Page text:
|Topic Review (Newest First)|
|11-12-2010 02:06 PM|
IMHP anything beyond a hose on the deck behind my house with enough time to dry before storage is a compleat waste of money as the sails get a saltwater bath many times week all season
IMHP having and expert do tiny repiars is well worth IT
|11-12-2010 01:30 PM|
|rmeador||I called North Sails, Doyle, and SailCare today. North Sails quoted me $3.40/lb for wash and inspection, repairs cost extra at $40/hr. Doyle was $2.65/lb for wash, inspection, and minor repair. SailCare just gave me a raw estimate for the job that seems to come out to around $4/lb. They said they dry-clean and most other companies essentially just hose the sails down with water. They were the last I called, so I didn't ask the other companies if they dry clean. Do you think dry cleaning is worth it? Also I need to factor in the shipping charges if I go with SailCare.|
|11-11-2010 07:30 PM|
Originally Posted by PorFin View Post
|11-11-2010 07:17 PM|
If you want to stay local, try Doyle Sails in Salem MA (it's not Salem proper, but on the South side of town), about 25 minutes from Boston/Charlestown in off rush hours. Great people to work with (I've worked with Chris Howes). Not sure about the cost for your repairs, but they washed and stored our 'new to us' sails last season and I think it was around $200-$250 for wash, small repairs and storage (28' sailboat w/ 140 Genoa). They can look them over and give you an opinion on lifespan. I bought one design sails from them a few years ago and we just put an order for new sails with them this week.
|11-11-2010 04:23 PM|
Check out SailCare. They do great work at a very competitive price -- and they usually run seasonal discount (winter) rates. (Just checked their site -- 15% discount 1 OCT - 1 DEC). They'll inspect your sail upon receipt and tell you if they think that it's not worth repairing.
Not affiliated, just a satisfied customer.
|11-11-2010 03:21 PM|
|rmeador||I'm pretty sure my sails are mostly in good shape. AFAIK, they're only a 3-4 years old. I assume the same facility that can repair them can tell me if they're worth repairing? I see there's a North Sails location in Salem, which isn't too far from me. I guess I'll probably go there unless someone chimes in with another suggestion. Will they care if my sails aren't North Sails brand? Also I have a Doyle stackpack for my main, is that actually sewn into the sail? I've never taken it apart. There's a Doyle location in Marblehead, so I could easily take it (or all the sails) to that place if that would be better. I don't know the brand(s) of the genoa or main.|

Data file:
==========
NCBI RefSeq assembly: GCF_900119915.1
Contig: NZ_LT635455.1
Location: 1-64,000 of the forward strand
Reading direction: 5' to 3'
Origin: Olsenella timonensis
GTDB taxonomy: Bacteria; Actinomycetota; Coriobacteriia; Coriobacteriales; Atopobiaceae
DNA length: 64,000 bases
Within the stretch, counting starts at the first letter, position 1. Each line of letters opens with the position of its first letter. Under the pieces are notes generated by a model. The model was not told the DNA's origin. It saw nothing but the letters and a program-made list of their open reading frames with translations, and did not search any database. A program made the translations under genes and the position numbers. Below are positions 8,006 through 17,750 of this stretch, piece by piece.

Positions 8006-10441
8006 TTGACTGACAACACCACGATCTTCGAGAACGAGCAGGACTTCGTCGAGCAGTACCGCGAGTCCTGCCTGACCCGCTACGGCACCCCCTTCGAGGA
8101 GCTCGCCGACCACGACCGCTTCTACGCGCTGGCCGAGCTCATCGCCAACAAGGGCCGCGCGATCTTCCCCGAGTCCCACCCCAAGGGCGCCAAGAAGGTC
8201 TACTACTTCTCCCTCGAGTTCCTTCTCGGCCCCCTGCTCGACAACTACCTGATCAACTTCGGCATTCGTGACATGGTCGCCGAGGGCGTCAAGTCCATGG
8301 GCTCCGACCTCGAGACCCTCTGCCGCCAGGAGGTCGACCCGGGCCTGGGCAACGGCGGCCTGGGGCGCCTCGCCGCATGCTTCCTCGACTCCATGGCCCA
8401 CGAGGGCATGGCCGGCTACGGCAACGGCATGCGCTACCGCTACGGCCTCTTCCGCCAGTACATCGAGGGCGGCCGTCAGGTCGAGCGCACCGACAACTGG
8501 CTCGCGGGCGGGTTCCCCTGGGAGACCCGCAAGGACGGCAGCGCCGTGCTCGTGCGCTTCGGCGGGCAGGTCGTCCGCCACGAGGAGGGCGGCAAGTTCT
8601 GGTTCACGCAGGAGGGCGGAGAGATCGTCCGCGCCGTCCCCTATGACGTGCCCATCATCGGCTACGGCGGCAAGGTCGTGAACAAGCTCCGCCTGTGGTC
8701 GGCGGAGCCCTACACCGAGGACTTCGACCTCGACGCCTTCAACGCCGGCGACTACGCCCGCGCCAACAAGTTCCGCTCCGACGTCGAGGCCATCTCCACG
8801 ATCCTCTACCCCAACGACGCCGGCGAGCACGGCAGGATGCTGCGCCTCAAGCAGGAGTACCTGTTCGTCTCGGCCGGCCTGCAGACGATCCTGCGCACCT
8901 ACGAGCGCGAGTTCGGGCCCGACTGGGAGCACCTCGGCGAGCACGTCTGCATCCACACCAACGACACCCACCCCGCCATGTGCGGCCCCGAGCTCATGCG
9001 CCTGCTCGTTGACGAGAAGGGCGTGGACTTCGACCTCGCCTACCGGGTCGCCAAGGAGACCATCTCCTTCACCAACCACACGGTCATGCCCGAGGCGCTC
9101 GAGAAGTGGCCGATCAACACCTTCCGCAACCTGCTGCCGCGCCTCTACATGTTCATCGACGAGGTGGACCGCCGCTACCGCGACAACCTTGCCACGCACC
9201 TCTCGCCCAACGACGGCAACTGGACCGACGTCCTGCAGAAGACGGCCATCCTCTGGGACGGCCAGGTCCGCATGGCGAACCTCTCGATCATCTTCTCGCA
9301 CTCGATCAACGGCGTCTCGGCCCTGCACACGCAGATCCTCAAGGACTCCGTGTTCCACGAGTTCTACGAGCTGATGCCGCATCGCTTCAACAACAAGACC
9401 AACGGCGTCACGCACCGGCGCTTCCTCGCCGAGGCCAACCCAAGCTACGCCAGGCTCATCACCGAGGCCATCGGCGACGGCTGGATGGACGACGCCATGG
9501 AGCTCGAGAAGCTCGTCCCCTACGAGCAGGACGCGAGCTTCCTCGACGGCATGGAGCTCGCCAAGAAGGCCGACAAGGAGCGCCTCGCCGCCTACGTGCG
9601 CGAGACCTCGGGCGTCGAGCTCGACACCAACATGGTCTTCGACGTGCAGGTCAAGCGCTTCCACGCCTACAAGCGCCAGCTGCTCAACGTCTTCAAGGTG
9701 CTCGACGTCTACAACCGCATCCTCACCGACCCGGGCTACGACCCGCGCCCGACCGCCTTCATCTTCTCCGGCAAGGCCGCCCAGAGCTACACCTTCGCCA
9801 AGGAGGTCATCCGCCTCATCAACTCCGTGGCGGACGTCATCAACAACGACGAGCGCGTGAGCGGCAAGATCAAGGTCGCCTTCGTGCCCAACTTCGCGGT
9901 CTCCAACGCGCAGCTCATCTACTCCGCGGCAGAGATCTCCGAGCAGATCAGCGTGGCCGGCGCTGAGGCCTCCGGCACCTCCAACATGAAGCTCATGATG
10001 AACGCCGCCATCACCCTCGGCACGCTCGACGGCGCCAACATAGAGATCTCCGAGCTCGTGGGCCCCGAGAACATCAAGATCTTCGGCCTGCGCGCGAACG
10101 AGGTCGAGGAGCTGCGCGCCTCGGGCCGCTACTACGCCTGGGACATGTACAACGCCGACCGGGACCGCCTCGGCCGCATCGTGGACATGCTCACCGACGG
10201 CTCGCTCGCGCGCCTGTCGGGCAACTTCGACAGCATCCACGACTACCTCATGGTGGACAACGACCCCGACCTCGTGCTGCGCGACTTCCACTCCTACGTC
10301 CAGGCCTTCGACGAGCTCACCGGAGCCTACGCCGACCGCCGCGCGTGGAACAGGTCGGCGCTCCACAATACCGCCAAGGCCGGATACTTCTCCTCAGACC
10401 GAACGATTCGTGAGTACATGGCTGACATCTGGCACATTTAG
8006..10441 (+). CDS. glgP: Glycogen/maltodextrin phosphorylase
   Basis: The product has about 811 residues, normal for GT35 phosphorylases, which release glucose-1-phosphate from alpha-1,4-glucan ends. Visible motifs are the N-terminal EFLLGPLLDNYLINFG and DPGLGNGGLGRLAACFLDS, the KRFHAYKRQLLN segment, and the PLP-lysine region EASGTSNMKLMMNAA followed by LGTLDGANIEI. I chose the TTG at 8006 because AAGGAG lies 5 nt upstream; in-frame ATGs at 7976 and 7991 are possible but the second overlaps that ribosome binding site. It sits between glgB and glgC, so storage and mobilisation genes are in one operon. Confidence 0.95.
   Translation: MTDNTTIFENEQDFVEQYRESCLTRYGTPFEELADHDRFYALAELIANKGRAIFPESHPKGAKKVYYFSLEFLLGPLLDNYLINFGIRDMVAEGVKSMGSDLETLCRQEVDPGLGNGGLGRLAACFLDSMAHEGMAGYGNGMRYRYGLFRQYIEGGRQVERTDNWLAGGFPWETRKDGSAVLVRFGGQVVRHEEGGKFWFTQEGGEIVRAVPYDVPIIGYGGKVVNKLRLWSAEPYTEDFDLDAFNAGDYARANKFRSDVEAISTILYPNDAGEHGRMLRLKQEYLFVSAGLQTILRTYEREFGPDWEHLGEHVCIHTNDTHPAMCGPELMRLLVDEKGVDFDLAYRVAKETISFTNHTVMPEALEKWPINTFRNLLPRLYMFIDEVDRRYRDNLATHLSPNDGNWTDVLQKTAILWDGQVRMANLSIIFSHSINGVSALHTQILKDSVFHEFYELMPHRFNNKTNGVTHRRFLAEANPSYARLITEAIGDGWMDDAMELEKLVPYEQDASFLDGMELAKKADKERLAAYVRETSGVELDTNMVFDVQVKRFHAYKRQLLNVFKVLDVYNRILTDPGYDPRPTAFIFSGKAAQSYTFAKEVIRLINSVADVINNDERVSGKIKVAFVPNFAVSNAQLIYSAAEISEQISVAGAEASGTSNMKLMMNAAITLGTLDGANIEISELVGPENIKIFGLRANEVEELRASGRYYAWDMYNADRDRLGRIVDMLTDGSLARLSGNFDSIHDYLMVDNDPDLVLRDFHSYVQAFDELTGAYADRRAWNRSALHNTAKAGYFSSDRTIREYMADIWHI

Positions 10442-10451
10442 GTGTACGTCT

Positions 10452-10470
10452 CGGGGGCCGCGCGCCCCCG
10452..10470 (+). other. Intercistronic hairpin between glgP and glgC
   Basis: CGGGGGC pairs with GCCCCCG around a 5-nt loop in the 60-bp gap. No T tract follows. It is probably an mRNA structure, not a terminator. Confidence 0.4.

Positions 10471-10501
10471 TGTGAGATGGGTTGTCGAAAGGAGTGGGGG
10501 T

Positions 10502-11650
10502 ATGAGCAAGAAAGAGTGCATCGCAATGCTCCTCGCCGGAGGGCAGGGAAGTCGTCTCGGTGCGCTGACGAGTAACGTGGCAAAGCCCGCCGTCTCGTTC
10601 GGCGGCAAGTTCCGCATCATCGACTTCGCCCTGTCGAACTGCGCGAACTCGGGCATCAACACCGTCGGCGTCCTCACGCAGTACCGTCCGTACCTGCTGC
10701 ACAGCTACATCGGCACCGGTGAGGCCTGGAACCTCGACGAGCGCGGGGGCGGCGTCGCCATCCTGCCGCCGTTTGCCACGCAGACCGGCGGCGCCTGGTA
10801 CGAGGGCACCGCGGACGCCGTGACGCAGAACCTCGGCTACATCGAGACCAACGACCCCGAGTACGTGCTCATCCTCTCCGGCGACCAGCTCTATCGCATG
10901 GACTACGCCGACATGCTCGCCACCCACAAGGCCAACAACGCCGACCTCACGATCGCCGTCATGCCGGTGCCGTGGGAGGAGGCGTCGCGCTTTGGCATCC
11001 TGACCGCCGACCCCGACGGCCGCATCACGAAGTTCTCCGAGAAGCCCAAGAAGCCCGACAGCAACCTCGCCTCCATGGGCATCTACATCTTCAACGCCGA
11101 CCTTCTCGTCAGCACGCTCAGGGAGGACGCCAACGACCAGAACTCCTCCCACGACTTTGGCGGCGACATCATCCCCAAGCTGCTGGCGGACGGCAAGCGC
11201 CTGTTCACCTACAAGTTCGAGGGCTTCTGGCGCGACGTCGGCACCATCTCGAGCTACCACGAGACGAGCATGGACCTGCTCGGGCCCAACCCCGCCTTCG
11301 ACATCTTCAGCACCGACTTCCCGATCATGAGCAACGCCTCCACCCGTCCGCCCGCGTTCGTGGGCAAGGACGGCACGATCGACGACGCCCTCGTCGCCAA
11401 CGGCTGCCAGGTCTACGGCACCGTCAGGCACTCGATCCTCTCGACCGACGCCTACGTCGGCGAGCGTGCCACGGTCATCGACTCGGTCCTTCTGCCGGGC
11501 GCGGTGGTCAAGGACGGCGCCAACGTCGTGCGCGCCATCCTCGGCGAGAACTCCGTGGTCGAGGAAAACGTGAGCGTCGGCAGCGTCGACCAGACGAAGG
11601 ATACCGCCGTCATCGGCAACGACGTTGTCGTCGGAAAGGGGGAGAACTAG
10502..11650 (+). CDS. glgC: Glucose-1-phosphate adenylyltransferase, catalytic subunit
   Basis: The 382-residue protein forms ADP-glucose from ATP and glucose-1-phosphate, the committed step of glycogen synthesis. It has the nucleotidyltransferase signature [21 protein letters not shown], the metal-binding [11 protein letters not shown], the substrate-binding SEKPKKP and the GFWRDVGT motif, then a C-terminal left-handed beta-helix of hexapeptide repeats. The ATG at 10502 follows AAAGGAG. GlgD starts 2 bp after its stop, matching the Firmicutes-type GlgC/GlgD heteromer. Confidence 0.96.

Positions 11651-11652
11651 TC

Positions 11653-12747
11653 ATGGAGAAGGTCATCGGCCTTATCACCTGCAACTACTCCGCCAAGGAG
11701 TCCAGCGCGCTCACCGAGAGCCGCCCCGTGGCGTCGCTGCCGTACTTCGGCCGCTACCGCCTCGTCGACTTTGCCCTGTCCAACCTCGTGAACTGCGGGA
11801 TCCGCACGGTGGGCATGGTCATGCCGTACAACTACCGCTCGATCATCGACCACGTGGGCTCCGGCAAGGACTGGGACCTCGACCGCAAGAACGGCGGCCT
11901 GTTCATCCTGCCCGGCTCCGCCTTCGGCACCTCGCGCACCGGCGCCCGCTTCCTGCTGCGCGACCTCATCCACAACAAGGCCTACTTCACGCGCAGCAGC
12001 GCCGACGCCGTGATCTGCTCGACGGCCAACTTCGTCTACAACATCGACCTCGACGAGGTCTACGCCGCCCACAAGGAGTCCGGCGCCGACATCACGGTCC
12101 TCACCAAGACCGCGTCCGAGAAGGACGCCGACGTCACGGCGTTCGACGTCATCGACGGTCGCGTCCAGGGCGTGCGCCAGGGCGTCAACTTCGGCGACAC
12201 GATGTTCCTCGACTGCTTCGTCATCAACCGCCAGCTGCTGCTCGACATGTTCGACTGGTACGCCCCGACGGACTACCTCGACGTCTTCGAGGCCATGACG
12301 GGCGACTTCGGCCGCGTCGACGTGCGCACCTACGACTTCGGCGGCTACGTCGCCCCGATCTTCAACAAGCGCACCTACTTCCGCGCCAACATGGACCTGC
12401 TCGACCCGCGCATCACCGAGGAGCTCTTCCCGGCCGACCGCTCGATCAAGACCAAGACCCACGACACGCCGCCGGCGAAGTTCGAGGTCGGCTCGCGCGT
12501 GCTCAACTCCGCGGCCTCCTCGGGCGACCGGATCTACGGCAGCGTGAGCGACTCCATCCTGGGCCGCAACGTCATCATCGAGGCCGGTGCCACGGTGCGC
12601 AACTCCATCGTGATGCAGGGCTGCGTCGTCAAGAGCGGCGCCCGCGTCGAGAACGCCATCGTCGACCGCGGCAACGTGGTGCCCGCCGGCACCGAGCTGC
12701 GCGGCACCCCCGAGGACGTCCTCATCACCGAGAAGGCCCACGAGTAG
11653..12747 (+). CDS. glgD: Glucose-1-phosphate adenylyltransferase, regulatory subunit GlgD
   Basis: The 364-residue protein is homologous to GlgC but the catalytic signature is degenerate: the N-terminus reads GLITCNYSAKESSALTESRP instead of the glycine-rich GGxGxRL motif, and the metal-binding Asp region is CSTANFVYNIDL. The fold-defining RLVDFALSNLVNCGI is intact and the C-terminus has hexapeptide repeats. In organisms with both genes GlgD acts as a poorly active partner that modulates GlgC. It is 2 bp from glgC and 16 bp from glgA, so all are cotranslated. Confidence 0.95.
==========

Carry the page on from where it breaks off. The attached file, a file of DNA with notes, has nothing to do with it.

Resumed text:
|11-11-2010 02:56 PM|
Before you spend much money on your sails make sure they are worth repairing. Old, weak sails will just tear out on the new seams if repaired.
|11-11-2010 02:39 PM|
On Long Island i deal with the local North Sails Service loft as the repiar women is a great sailor and goddess of sail repair
I bring it in they look it over and sometimes it comes out to more BUt its always well done
|11-11-2010 02:05 PM|
gettings sails repaired over the winter
I took my genoa off the roller furler last weekend since the season is winding down. I noticed it has a tear in an inner layer where it rubs against the spreaders. I'd like to send it off for repair over the winter. I should probably do the same with the main, just to have a pro check it over. Do you have idea where I might find a reputable place around Boston that does this sort of work? Any ideas how much it might cost? Does one usually mail the sails or drive them to the business (it must cost a fortune to mail such a large package)? Will these companies store my sails for the winter or send them back as soon as they're done? Thanks.